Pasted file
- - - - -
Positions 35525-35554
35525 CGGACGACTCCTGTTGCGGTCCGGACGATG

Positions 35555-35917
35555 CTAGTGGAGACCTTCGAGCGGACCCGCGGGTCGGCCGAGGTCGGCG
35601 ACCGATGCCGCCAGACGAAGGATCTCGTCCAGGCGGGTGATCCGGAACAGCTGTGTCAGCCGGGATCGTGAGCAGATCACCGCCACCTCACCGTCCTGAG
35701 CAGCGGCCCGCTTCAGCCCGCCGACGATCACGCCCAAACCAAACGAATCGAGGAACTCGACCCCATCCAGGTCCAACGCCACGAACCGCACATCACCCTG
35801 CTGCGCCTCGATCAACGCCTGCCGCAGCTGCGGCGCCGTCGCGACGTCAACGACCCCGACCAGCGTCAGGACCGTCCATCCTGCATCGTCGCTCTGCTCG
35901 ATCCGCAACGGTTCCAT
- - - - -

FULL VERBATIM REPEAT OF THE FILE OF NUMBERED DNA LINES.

Positions 35525-35554
35525 CGGACGACTCCTGTTGCGGTCCGGACGATG

Positions 35555-35917
35555 CTAGTGGAGACCTTCGAGCGGACCCGCGGGTCGGCCGAGGTCGGCG
35601 ACCGATGCCGCCAGACGAAGGATCTCGTCCAGGCGGGTGATCCGGAACAGCTGTGTCAGCCGGGATCGTGAGCAGATCACCGCCACCTCACCGTCCTGAG
35701 CAGCGGCCCGCTTCAGCCCGCCGACGATCACGCCCAAACCAAACGAATCGAGGAACTCGACCCCATCCAGGTCCAACGCCACGAACCGCACATCACCCTG
35801 CTGCGCCTCGATCAACGCCTGCCGCAGCTGCGGCGCCGTCGCGACGTCAACGACCCCGACCAGCGTCAGGACCGTCCATCCTGCATCGTCGCTCTGCTCG
35901 ATCCGCAACGGTTCCAT